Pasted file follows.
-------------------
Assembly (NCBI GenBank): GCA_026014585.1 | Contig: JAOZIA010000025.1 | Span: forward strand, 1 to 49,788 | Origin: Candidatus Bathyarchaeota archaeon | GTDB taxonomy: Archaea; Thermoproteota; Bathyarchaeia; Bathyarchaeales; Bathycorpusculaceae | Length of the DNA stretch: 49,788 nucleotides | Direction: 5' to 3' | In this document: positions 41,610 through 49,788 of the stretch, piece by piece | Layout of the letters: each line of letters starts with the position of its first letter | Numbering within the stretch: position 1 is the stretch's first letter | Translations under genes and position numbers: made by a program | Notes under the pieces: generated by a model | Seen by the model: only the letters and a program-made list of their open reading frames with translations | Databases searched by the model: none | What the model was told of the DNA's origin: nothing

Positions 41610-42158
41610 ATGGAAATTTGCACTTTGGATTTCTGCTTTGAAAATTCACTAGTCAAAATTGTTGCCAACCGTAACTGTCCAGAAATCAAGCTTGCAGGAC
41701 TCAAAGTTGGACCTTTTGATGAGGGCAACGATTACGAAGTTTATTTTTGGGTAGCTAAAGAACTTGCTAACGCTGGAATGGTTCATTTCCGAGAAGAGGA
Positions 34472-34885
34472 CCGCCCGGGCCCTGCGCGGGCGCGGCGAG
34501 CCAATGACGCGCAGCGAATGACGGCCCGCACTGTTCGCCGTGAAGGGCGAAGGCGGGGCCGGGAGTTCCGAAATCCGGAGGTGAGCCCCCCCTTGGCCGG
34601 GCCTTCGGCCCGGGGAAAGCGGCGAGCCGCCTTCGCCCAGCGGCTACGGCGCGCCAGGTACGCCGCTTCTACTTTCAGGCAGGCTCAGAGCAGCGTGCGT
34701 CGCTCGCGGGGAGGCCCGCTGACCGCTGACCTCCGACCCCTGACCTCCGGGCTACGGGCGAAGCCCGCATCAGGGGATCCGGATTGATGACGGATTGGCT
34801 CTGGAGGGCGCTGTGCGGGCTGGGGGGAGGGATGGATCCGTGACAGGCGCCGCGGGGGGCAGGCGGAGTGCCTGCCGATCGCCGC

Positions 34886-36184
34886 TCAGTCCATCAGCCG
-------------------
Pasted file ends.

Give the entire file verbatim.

Assembly (NCBI GenBank): GCA_026014585.1 | Contig: JAOZIA010000025.1 | Span: forward strand, 1 to 49,788 | Origin: Candidatus Bathyarchaeota archaeon | GTDB taxonomy: Archaea; Thermoproteota; Bathyarchaeia; Bathyarchaeales; Bathycorpusculaceae | Length of the DNA stretch: 49,788 nucleotides | Direction: 5' to 3' | In this document: positions 41,610 through 49,788 of the stretch, piece by piece | Layout of the letters: each line of letters starts with the position of its first letter | Numbering within the stretch: position 1 is the stretch's first letter | Translations under genes and position numbers: made by a program | Notes under the pieces: generated by a model | Seen by the model: only the letters and a program-made list of their open reading frames with translations | Databases searched by the model: none | What the model was told of the DNA's origin: nothing

Positions 41610-42158
41610 ATGGAAATTTGCACTTTGGATTTCTGCTTTGAAAATTCACTAGTCAAAATTGTTGCCAACCGTAACTGTCCAGAAATCAAGCTTGCAGGAC
41701 TCAAAGTTGGACCTTTTGATGAGGGCAACGATTACGAAGTTTATTTTTGGGTAGCTAAAGAACTTGCTAACGCTGGAATGGTTCATTTCCGAGAAGAGGA
Positions 34472-34885
34472 CCGCCCGGGCCCTGCGCGGGCGCGGCGAG
34501 CCAATGACGCGCAGCGAATGACGGCCCGCACTGTTCGCCGTGAAGGGCGAAGGCGGGGCCGGGAGTTCCGAAATCCGGAGGTGAGCCCCCCCTTGGCCGG
34601 GCCTTCGGCCCGGGGAAAGCGGCGAGCCGCCTTCGCCCAGCGGCTACGGCGCGCCAGGTACGCCGCTTCTACTTTCAGGCAGGCTCAGAGCAGCGTGCGT
34701 CGCTCGCGGGGAGGCCCGCTGACCGCTGACCTCCGACCCCTGACCTCCGGGCTACGGGCGAAGCCCGCATCAGGGGATCCGGATTGATGACGGATTGGCT
34801 CTGGAGGGCGCTGTGCGGGCTGGGGGGAGGGATGGATCCGTGACAGGCGCCGCGGGGGGCAGGCGGAGTGCCTGCCGATCGCCGC

Positions 34886-36184
34886 TCAGTCCATCAGCCG